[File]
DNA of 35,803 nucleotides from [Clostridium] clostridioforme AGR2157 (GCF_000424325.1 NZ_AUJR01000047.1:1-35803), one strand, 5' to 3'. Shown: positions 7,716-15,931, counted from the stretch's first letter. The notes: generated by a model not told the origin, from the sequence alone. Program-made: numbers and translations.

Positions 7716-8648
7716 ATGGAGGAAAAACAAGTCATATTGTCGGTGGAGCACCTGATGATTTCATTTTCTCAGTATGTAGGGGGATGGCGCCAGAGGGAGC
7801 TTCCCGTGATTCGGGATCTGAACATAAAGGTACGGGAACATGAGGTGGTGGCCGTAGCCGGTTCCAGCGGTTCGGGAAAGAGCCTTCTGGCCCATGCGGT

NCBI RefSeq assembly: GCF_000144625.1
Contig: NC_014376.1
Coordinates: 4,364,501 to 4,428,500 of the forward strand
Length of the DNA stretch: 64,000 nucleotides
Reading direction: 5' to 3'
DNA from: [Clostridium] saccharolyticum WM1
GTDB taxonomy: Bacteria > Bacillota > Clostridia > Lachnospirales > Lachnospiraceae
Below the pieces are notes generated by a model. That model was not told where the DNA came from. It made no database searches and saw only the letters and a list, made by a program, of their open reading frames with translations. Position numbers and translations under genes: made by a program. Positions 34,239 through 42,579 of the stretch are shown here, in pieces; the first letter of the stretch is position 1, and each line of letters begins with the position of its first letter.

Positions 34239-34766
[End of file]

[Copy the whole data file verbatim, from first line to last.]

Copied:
DNA of 35,803 nucleotides from [Clostridium] clostridioforme AGR2157 (GCF_000424325.1 NZ_AUJR01000047.1:1-35803), one strand, 5' to 3'. Shown: positions 7,716-15,931, counted from the stretch's first letter. The notes: generated by a model not told the origin, from the sequence alone. Program-made: numbers and translations.

Positions 7716-8648
7716 ATGGAGGAAAAACAAGTCATATTGTCGGTGGAGCACCTGATGATTTCATTTTCTCAGTATGTAGGGGGATGGCGCCAGAGGGAGC
7801 TTCCCGTGATTCGGGATCTGAACATAAAGGTACGGGAACATGAGGTGGTGGCCGTAGCCGGTTCCAGCGGTTCGGGAAAGAGCCTTCTGGCCCATGCGGT

NCBI RefSeq assembly: GCF_000144625.1
Contig: NC_014376.1
Coordinates: 4,364,501 to 4,428,500 of the forward strand
Length of the DNA stretch: 64,000 nucleotides
Reading direction: 5' to 3'
DNA from: [Clostridium] saccharolyticum WM1
GTDB taxonomy: Bacteria > Bacillota > Clostridia > Lachnospirales > Lachnospiraceae
Below the pieces are notes generated by a model. That model was not told where the DNA came from. It made no database searches and saw only the letters and a list, made by a program, of their open reading frames with translations. Position numbers and translations under genes: made by a program. Positions 34,239 through 42,579 of the stretch are shown here, in pieces; the first letter of the stretch is position 1, and each line of letters begins with the position of its first letter.

Positions 34239-34766